Carnegie Hall, Rada Lupu, Shirley Smith Kirsten

4-hand piano prep and the joy of making music for two

I remember an astonishing concert that I attended at Carnegie Hall where two distinguished pianists sang like nightingales at one 9 foot grand piano. It was back in the 1970’s that I heard Paul Badura-Skoda and Jorge Demus perform the Schubert Fantasie in F minor as opener to a program featuring mostly Mozart works.

The duo recital was mesmerizing though years later I recall stumbling upon Murray Perahia and Rada Lupu playing the hauntingly beautiful Fantasie that left me spellbound with its slower opening tempo.

Recently, a music teacher colleague accepted my invitation to collaborate with her on this masterwork, though I initially shrank from the awesome task of playing the PRIMO part (The Treble–divided between the hands)

Once I became deeply entrenched in my practicing the Secondo, however, I couldn’t resist delving deeply into the Primo. And to satisfy my dual appetite to hear BOTH parts simultaneously, I recorded the first 58 measures (Secondo) on my iMac iMovie, and then clicked the PLAY button, while I recorded the Primo over the Secondo via my Sony Camcorder.

photo (1)

As my journey continues, I will parcel out Primo and Secondo to final cadence.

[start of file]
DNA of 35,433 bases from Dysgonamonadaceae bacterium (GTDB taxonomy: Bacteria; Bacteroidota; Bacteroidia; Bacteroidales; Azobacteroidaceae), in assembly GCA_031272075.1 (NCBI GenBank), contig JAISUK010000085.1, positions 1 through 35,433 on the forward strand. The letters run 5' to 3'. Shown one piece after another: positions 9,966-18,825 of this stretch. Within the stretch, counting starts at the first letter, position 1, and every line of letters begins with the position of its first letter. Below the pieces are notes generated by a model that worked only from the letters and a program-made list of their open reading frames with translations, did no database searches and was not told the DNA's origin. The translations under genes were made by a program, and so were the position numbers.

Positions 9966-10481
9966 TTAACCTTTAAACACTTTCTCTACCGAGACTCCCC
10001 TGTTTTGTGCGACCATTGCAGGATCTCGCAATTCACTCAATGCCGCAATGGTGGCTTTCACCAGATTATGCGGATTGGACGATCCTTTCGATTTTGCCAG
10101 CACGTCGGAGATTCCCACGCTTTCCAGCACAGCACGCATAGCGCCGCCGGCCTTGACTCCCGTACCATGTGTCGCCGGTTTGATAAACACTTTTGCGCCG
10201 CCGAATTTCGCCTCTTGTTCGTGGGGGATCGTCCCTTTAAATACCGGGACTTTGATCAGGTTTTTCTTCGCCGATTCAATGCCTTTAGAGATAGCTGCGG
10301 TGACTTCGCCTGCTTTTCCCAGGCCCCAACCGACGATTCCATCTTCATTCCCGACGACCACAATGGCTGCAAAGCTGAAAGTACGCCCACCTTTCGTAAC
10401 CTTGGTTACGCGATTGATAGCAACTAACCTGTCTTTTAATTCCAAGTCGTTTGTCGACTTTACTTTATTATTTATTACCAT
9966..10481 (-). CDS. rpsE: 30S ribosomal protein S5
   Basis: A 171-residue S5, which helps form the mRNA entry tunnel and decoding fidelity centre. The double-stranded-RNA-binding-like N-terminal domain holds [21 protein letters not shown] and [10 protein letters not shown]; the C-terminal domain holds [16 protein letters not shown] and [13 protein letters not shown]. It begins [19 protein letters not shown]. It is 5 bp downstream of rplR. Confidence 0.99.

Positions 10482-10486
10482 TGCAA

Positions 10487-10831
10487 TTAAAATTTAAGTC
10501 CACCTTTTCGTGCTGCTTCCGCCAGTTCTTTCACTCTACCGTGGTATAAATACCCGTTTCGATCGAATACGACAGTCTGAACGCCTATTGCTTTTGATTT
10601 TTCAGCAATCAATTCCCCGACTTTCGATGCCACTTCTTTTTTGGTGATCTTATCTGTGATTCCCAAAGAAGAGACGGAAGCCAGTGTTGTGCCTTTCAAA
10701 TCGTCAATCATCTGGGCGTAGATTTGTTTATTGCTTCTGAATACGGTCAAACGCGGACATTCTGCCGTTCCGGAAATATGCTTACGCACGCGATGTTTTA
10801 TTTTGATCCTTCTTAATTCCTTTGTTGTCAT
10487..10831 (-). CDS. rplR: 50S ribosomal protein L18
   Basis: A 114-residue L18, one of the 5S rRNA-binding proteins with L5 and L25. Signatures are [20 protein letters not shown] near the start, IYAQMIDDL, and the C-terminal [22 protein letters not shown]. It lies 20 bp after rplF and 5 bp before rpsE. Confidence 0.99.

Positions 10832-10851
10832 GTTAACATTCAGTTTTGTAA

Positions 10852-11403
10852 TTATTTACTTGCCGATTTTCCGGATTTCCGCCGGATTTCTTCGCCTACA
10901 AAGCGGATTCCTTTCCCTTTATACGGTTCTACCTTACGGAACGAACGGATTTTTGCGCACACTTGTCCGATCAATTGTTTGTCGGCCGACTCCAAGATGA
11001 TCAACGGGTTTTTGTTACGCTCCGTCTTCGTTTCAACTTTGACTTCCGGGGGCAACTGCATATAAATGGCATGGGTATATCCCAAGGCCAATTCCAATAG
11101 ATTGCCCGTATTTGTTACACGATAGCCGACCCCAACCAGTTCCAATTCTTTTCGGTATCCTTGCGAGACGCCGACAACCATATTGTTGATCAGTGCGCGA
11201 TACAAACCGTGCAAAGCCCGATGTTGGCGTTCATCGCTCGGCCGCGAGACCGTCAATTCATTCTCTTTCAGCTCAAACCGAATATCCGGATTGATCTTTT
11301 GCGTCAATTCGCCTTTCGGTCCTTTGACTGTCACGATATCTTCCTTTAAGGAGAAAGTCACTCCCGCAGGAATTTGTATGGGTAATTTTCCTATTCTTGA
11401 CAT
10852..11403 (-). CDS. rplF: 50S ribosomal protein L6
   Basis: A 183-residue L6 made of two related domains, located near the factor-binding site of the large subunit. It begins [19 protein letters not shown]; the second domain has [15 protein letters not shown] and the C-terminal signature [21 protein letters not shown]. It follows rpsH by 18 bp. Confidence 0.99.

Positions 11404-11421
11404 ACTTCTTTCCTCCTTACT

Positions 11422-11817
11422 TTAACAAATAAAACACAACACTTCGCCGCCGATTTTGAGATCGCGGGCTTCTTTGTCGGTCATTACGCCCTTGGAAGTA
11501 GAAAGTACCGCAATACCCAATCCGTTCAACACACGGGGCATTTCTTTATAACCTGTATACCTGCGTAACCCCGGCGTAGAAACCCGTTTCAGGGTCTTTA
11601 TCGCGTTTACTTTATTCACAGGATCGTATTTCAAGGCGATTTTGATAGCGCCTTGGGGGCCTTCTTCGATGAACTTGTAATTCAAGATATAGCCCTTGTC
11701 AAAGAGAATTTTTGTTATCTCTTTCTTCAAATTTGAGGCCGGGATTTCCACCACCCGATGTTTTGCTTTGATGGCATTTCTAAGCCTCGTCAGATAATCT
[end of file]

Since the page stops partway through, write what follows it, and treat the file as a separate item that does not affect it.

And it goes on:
Once fully prepped, I’ll arrange a rehearsal with my duo partner.


Murray Perahia and Rada Lupu

Second favorite Badura-Skoda and Demus (though I prefer a slower opening tempo)

2 thoughts on “4-hand piano prep and the joy of making music for two”

  1. Thank you, I love the idea of four hands piano rep. And I like the Schubert Fantasie in f minor very much! Currently I have had four sets of students, mostly siblings, playing a concerto with an accompaniment or orchestra part. The joy is increased when these are performed with two grand pianos. Everyone thoroughly enjoys it. There is enough literature out there now that even a late beginner level students can participate. Very inspiring playing Shirley!


  2. Hi Fran, Thanks for sharing. The 4-hand piano rep is very rich and a good way for our students to learn about ensemble, balance,teamwork…Rami Bar-Niv pointed out that playing on two pianos enables more refined pedaling..Sounds reasonable to me. And yes, with so much literature out there, students can partake of this duo art form. Thanks for your nice comments about the playing.


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